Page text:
* * *
- To sum up, our ethnographic data show that there is a tendency not to borrow the kiln when different firing structures are perceived to be associated with specific finished products. The main reason given is functional. The cost/benefit reasons come next and vary depending on the individual.
- This functional reason expresses a universal cognitive bias according to which individuals use a “covariation principle” to assess causality. The “covariation principle” states that “if event A accompanies outcome B, and if event A is absent when outcome B is absent, then people tend to attribute A as the cause of B” (Carley 2001; Kelley 1967, 1973). According to this principle, if technique A accompanies product B, and if technique A is absent when product B is absent, then people tend to attribute technique A as the cause of product B, or product B as the cause of technique A. This cognition issue has major repercussions, among which the non-borrowing of the kiln by people making products other than the ones fired in kiln, and consequently the emergence of technological polarization and boundaries even within homogeneous social groups.
* * *
- This result has strong methodological implications for studying past situations. It implies analyzing the context of introduction of the new technique in order to characterize the new technological standard which may have developed. It implies next assessing whether different technological standards were maintained, thus whether different finished products were used with different firing structures. One will then be in a position to understand technological phenomena such as the non-adoption of the kiln.
- Following the Spanish conquest, the indigenous and the Spanish ceramic traditions were apparently produced in different workshops (Hernández Sánchez 2011: 104). The Spanish-style ceramics involved the introduction of the potter’s wheel, the lead and tin-based glaze and new vessel shapes by Spanish potters being brought to Mexico city (Hernández Sánchez 2011: 105, 141). The indigenous pottery was supposedly still fired in both kiln and open firing, while the Spanish-style ceramics was fired in kilns.
- In the light of this study, we propose that the issue of the non-adoption of the kiln, the glaze and the wheel in Mesoamerica and South America should be reexamined and/or studied further. Indeed, we saw that the use of different technological standards favors technological polarization and the non-borrowing of techniques. We must add that polarization increases along with social affiliation and differentiation when technological standards are used by economically complementary social groups, thereby favoring negative influence and persistent technological boundaries (Roux et al. forthcoming). In Mesoamerica and South America, distinct technological standards were used by the Spanish and the indigenous potters. All the conditions were thus present for a strong polarization and the non-borrowing of techniques between the two communities.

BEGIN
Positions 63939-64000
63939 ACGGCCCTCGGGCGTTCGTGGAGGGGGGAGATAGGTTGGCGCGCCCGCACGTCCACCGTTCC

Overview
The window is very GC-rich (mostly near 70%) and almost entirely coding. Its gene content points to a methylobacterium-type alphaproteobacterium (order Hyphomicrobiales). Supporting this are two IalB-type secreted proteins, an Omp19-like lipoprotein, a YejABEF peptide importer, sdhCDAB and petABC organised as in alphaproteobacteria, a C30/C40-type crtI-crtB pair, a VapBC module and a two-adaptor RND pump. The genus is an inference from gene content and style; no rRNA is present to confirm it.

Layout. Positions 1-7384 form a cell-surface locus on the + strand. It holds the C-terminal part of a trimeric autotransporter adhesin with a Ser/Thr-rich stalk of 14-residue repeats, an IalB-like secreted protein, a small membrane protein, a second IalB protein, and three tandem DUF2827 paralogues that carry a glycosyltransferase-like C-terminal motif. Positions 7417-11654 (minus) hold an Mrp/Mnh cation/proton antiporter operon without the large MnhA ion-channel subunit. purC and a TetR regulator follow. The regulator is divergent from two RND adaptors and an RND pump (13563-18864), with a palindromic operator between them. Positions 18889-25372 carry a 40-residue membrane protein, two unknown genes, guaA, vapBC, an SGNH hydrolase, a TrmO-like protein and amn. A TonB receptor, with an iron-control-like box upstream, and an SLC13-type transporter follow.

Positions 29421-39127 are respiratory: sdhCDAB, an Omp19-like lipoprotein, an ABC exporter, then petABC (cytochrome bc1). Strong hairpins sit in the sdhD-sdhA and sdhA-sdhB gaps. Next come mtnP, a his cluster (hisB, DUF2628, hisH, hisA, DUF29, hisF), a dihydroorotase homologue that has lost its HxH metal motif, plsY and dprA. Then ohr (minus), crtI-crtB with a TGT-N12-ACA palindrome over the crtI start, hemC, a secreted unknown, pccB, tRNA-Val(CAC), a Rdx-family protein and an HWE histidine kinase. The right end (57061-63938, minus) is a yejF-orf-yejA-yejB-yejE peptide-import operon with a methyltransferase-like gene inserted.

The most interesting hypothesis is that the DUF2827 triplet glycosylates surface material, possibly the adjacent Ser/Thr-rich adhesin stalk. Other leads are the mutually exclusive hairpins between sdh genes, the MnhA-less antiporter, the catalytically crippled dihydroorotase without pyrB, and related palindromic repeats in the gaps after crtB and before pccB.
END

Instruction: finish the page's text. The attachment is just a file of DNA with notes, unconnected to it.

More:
ARNOLD Philip J. I.
1991 Domestic ceramic production and spatial organization: a Mexican case study in ethnoarchaeology, Cambridge University Press, Cambridge.
BALKANSKY Andrew K., Gary M. FEINMAN and Linda M. NICHOLAS
1997 “Pottery kilns of ancient Ejutla, Oaxaca, Mexico”, Journal of Field Archaeology, 24 (2): 139-160.
BRUBAKER Rogers and Frederick COOPER
2000 “Beyond ‘Identity’ ”, Theory and Society, 29: 1-47.
CARLEY Kathleen M.
2001 “Learning and using new ideas: A sociocognitive perspective”, in John B. Casterline (eds.), Diffusion processes and fertility transition. Selected perspectives, National Academy Press, Wasgington (D.C.), 179-207.
2008 “Technical traditions and cultural identity: an ethnoarchaeological study of Andhra Pradesh potters”, in William A. Longacre, Miriam T. Stark, Brenda J. Bowser and Lee Horne (eds.), Cultural Transmission and Material Culture. Breaking down Boundaries, University of Arizona Press, Tucson, 199-222.
DOBRES Marcia A.
2000 Technology and social agency, Blackwell Publishers, Oxford.
FLACHE Andreas and Michael W. MACY
2011 “Small worlds and cultural polarization”, The Journal of Mathematical Sociology, 35 (1-3): 146-176.
FOSTER George M.
1955 Contemporary pottery techniques in southern and central Mexico, Tulane University, Tulane.
1992 “Bonfire of the enquiries. Pottery firing temperatures in archaeology: What for?”, Journal of Archaeological Science, 19: 243-259.
2000 “Materializing Identities: An African Perspective”, Journal of Archaeological Method and Theory, 7: 187-217.
2008 “Mother Bella was not a Bella. Inherited and transformed traditions in Southwestern Niger”, in William A. Longacre, Miriam T. Stark, Brenda J. Bowser and Lee Horne (eds.), Cultural Transmission and Material Culture. Breaking down Boundaries, University of Arizona Press, Tucson, 150-177.